In early June, I got the chance to join my Social City Networking partner-in-crime Sara for an advanced viewing of Fox Searchlight’s Me, Earl and the Dying Girl. It was a film I was interested in seeing, especially in light of the overlaps in subject matter to the recent film (based on a best-selling YA novel) A Fault in Our Stars. Two teenagers enter into a friendship that grows into something more, both knowing full well that the girl is fighting a terminal illness.
I don’t want to concentrate on plot or give away what the movie is about. Instead, let me bestow upon you the negative-space of the movie, the impression with which I walked away. It’s not perfect, but what story is? When writing about high school, it’s hard (perhaps truly impossible) to intentionally regress to the perspective where you truly didn’t know any better. At that age, everything feels so absolute and true, your personal experience of a reality feels like the only reality. This film captures a lot of those painfully real truths about the high school experience—you sit in an unbearably awkward silence with the protagonist after he puts his foot in his mouth around a new group of people. Your heart warms as a forced and stiff friendship of obligation naturally melts into something more real. You feel a sharp jab of empathy as the mom lovingly guilt trips her son into doing something which is clearly at the bottom of his to-do list. These true, real moments are the stitching holding together the quilt of patchwork kookiness. A lot of the characters felt like a grab bag of quirks instead of real human beings, perfectly-fabricated versions of people which would sit well with what has become a very narrow focus of indie movie. (Though breaking the mold, huge shout out to Molly Shannon, killing it in the best cringe-worthy portrayal of a mom trying to play it cool with her daughter’s friends since Amy Poehler in Mean Girls.) The interpretation of high school cliques and cafeteria as battleground felt reductionist in a way that hurts my soul its so outplayed. It’s Juno reinterpreted as a Wes Anderson movie, which both works and it doesn’t. And that’s okay.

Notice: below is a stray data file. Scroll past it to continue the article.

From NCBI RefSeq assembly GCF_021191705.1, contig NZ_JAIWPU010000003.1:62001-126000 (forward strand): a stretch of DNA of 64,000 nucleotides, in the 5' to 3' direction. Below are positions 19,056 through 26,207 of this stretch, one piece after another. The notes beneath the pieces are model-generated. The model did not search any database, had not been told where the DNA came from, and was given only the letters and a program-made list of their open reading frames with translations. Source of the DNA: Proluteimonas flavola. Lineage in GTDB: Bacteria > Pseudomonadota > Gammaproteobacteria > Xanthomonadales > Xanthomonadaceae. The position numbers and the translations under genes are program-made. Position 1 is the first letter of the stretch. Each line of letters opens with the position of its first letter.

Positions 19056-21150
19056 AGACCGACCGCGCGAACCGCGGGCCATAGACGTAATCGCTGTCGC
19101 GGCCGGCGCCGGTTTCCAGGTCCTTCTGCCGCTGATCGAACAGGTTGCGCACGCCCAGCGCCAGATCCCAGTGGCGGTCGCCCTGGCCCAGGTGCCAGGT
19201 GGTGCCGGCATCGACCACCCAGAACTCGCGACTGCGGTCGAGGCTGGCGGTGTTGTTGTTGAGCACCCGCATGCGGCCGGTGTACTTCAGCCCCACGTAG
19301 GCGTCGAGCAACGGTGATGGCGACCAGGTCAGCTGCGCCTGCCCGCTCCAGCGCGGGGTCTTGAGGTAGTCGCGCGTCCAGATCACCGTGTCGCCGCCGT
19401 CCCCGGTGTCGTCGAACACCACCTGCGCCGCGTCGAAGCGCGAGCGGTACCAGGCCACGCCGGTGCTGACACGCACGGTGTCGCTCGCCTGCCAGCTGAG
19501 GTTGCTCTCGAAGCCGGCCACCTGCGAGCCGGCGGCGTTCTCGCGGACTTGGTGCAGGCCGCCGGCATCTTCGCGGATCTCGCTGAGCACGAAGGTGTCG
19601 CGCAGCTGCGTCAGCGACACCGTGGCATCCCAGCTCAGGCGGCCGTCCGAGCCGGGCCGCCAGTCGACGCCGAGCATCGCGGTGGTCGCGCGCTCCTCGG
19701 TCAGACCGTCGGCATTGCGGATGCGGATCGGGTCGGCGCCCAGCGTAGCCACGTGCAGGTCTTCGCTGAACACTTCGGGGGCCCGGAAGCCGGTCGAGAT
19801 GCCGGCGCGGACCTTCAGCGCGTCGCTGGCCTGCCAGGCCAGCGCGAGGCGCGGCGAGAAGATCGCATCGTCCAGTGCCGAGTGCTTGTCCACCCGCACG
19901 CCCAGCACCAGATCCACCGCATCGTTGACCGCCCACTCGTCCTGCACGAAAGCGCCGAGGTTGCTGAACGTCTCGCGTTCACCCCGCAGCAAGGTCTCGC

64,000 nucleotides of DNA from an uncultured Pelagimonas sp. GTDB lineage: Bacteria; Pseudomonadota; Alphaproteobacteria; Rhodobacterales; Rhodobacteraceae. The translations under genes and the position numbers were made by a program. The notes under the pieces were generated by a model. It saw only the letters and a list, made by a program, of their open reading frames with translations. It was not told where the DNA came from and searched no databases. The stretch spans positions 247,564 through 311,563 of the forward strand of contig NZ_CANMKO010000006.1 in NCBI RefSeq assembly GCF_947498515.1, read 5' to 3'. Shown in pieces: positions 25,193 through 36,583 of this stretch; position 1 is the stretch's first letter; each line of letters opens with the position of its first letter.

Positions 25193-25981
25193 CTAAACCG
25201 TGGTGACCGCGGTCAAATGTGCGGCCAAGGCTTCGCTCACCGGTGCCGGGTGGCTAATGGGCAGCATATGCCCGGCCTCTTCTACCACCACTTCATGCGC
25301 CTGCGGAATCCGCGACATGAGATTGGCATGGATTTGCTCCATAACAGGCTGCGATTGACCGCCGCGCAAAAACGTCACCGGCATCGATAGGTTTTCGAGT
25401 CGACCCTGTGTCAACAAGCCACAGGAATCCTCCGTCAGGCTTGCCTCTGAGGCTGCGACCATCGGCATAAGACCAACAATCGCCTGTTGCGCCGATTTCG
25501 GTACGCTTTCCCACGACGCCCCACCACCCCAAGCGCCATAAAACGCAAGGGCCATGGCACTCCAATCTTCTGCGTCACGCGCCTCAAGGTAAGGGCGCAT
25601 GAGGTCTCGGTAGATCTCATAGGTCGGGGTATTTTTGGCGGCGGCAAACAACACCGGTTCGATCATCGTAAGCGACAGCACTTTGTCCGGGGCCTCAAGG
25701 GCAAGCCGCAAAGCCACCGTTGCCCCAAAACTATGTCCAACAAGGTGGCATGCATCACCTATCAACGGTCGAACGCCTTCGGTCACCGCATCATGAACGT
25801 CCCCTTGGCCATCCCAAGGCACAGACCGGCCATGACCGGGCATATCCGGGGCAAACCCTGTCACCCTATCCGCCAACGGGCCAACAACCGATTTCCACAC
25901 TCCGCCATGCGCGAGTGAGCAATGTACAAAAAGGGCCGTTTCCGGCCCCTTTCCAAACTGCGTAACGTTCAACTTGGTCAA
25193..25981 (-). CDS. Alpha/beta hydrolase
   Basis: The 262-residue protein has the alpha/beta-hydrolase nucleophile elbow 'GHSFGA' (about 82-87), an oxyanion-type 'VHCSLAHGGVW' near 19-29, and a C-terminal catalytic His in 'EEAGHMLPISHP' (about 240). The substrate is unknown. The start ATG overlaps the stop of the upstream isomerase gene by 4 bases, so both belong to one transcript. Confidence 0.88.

Because what it gets right is really, really important. It talks openly and honestly about an aspect of being a teenager which many high school movies fail to accomplish—the joys and repercussions of being truly vulnerable with another at an age where you aren’t even comfortable being yourself, a time when you’re not sure you would even want to be your own friend if given the chance. I don’t think I’m giving much away by saying that our brooding, self-hating protagonist starts the movie as an intentional loner, engaging with many people at school in the most minimal way possible as a strategy to fly under the radar. By the end, he’s given himself fully to someone else, put himself out there, and experienced the great joy of true human-to-human connection and terrible heartache. And that’s the beautiful thing about life, especially when you’re in high school—everything feels so intense and infinite in the moment that sometimes it’s hard to really cherish the good and easy to get overwhelmed by the bad. But feeling things deeply is much better than numbly stumbling through life afraid to feel anything at all. Too many films which address high school don’t go deep enough into these feelings of imposter syndrome, not fitting in, being terrified of being vulnerable with anyone for fear of them finding out that you don’t know who you are. High school can be very alienating because you fear you’re alone in feeling these things and while this film doesn’t quite hit the nail on the head, it certainly tries. In the end, that’s more than most can say.
Article first published on Social City Networking.